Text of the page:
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Spoofing Attack


In a spoofing attack, a malicious party or program impersonates another device or user on a network in order to launch attacks against network hosts, steal data, spread malware, or bypass access controls. Spoofing is often the way a bad actor gains access in order to execute a larger cyberattack such as an advanced persistent threat or a man-in-the-middle attack.

  • IP address spoofing (or IP spoofing): The creation of IP packets with a false source IP address for the purpose of impersonating another computer system and gaining unauthorized access to machines.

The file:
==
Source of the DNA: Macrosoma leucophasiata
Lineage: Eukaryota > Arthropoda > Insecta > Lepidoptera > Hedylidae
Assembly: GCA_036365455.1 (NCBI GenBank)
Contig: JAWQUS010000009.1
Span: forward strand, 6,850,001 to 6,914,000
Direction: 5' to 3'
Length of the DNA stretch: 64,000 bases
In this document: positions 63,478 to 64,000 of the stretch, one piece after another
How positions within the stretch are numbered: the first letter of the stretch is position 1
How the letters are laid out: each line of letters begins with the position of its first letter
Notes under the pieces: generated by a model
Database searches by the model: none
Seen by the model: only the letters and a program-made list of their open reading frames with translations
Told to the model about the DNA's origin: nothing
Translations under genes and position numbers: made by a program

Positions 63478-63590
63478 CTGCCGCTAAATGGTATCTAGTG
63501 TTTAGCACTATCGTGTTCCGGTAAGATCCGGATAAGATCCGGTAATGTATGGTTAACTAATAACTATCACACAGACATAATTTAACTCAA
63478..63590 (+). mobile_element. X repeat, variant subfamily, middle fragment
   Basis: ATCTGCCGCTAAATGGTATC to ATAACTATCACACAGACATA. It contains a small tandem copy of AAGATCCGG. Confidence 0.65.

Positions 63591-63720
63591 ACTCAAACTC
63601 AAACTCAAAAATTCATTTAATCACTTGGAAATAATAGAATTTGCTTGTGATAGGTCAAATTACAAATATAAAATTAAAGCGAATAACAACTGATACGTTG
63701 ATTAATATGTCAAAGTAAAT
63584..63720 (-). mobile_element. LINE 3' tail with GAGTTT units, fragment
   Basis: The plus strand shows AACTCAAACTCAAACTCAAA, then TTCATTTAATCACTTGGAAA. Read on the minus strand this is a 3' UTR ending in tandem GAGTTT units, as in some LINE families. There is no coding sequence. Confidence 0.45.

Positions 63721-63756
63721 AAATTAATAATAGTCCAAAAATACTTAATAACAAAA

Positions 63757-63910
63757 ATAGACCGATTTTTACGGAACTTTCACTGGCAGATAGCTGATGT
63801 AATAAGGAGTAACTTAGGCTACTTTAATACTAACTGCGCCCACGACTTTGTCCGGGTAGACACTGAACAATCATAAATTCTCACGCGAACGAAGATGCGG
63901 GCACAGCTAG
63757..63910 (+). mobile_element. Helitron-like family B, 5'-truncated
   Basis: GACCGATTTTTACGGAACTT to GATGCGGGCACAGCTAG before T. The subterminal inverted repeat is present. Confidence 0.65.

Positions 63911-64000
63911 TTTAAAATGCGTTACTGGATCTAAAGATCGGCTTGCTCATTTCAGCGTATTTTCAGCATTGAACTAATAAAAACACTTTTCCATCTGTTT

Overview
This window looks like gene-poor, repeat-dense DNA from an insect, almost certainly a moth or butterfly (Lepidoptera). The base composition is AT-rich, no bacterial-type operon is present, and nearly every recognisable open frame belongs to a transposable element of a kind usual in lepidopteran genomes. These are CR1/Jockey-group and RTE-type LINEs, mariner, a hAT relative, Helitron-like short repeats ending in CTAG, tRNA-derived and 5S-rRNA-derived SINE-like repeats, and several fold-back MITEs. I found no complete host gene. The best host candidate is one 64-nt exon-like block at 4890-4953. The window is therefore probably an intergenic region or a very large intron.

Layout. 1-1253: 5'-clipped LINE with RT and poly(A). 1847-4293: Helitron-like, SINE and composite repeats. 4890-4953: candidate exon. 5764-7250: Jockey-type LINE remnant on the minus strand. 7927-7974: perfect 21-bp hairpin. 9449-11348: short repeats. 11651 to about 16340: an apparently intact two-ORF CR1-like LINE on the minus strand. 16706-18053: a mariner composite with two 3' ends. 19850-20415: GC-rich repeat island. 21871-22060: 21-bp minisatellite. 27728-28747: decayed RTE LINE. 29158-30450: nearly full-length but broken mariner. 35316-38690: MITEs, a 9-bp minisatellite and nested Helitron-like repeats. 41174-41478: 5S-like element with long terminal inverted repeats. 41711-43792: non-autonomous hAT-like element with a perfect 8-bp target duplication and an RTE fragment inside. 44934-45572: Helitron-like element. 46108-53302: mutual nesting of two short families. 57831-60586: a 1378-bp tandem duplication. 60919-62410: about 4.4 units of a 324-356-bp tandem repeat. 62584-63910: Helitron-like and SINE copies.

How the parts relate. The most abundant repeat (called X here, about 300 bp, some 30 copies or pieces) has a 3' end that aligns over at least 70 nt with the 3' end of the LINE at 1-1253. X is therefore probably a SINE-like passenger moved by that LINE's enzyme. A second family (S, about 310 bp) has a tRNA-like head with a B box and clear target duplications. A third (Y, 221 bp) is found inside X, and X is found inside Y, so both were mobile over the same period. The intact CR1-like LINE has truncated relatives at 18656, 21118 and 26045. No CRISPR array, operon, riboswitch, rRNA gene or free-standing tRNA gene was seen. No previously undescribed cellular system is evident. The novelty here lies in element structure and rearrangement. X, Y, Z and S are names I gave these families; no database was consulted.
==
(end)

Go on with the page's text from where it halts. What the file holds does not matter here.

• DNS spoofing (aka DNS cache poisoning): A form of computer security hacking in which corrupt Domain Name System data is introduced into the DNS resolver's cache, causing the name server to return an incorrect result record, e.g. an IP address.
  • ARP spoofing: Spoofed Address Resolution Protocol (ARP) addresses are sent onto a LAN in order to associate the attacker's MAC address with the IP address of another host, causing any traffic meant for that IP address to be sent to the attacker instead.


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